We've Got Hollywood Covered

Oscars: Why ‘Hidden Figures’ Deserves to Win Best Picture

Oscar contender starring Octavia Spencer, Janelle Monae and Taraji P. Henson has had critical and commercial success

Competition for this year’s Oscar nominees for Best Picture is high and all are deserving, including “Hidden Figures,” which tells the relatively unknown story of three female black NASA mathematicians who changed the game of space engineering.

The critical and commercial successes of “Hidden Figures” speak for itself. The film starring Taraji P. Henson, Octavia Spencer and Janelle Monae defied all expectations and opened wide to $22.8 million and has since earned $131.4 million domestically although the film was only produced for $25 million. It has a CinemaScore of A+ and a Rotten Tomatoes score of 92 percent.

With its countless award nominations (including three Oscars) and SAG Awards win, it’s clear the film resonated with people in a time when the country seems to be divided. The film not only sheds light on a story that is relatively unknown but boasts a stellar cast that effectively draws audiences in (with powerful one-liners by Monae and Henson).

It’s an important story, illuminating the power of the human mind as well as the struggles of the African-American community in the 1960s. You find yourself shaking your head when Henson has to walk half a mile in heels to get to the “colored” women’s bathroom or when she has to drink out of a different coffee carafe than her white, male colleagues. But you’ll find yourself smiling and maybe even shedding a tear when Henson, Spencer and Monae all achieve goals they thought were impossible.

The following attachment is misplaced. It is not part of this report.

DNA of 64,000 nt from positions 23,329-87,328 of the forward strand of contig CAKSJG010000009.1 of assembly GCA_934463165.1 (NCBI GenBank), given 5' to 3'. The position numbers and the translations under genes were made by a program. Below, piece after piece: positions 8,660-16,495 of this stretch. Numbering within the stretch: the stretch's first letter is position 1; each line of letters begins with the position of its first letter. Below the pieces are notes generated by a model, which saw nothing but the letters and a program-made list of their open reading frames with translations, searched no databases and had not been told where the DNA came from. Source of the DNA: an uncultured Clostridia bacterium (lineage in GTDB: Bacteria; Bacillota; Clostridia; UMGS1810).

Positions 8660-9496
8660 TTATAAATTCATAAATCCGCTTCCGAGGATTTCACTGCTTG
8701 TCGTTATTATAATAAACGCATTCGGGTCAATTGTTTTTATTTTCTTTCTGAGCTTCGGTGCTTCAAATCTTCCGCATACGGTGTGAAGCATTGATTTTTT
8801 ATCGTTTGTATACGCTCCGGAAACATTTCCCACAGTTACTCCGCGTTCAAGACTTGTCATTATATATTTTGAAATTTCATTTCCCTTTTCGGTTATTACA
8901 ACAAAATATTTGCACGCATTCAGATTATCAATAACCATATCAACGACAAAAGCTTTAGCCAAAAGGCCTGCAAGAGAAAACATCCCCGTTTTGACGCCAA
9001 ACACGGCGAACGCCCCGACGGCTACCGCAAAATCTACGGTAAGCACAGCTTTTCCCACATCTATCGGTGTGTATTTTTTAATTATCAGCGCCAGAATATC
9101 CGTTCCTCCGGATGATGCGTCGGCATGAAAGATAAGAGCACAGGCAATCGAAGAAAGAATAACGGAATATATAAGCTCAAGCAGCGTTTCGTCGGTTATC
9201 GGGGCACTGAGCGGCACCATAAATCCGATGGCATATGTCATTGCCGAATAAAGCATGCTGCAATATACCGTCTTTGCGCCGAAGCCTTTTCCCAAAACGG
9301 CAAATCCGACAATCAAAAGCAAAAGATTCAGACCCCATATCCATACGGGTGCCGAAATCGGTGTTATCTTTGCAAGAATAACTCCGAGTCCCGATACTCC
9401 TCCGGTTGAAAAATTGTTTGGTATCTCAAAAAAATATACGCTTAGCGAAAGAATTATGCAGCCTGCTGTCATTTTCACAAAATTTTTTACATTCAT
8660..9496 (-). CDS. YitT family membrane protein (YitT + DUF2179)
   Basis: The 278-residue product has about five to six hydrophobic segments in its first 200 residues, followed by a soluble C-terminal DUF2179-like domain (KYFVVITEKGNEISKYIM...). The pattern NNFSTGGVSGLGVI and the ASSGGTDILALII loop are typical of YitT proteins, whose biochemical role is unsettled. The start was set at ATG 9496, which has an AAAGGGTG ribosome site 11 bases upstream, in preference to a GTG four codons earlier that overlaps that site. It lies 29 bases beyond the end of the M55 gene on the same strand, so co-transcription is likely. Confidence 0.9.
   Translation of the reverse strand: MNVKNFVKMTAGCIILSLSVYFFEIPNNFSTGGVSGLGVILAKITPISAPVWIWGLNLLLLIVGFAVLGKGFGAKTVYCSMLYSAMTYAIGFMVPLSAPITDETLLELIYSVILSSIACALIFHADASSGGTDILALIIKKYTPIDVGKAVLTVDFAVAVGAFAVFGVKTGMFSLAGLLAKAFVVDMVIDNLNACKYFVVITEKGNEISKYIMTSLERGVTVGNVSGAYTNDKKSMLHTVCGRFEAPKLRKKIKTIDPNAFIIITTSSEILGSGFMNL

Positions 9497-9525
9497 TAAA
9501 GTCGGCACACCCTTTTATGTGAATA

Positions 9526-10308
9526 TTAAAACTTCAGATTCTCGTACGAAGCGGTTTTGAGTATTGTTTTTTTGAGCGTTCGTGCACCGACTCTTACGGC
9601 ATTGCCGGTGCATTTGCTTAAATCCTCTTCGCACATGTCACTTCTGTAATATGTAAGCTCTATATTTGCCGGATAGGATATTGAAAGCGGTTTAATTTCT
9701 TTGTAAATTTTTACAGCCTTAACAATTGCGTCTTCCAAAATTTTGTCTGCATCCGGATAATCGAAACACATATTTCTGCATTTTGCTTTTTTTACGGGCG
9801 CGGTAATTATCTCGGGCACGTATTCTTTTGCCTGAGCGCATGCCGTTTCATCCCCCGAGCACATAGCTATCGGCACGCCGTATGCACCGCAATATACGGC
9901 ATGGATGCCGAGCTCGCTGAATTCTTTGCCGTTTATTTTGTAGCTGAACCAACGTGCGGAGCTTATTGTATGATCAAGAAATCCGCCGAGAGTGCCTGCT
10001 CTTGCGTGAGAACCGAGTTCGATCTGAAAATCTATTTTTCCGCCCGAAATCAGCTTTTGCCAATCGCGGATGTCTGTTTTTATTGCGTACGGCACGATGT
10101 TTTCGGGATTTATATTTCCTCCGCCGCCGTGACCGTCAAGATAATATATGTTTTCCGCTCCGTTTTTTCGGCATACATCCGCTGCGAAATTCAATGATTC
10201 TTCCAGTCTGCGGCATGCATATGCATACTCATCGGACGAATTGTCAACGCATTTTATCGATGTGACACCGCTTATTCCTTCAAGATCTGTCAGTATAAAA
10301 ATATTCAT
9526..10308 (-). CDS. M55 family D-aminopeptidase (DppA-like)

Spencer plays Dorothy Vaughn, one of the human “computers” employed by NASA to do rapid-fire math to support the effort to launch a manned rocket into space. Katherine Johnson (Henson) was a math prodigy who helped calculate key trajectories for John Glenn’s orbit around the Earth in 1961. And Mary Jackson (Monae) became the first African-American female aerospace engineer after petitioning a court to be allowed into a segregated school for her training.

“Hidden Figures” also arrives at an important time. Last year, the Academy drew backlash for a second straight year without a single nonwhite acting nominee. Spencer was one of seven nonwhite actors recognized this year.

And four of this year’s Best Picture nominees — “Fences,” “Hidden Figures,” “Lion” and “Moonlight” — are led by nonwhite casts.

“Hidden Figures” tells an important part of history in a time where the divided country needs hope and a reminder that diversity is crucial to success, and that the human mind can do incredible things if we all just work together.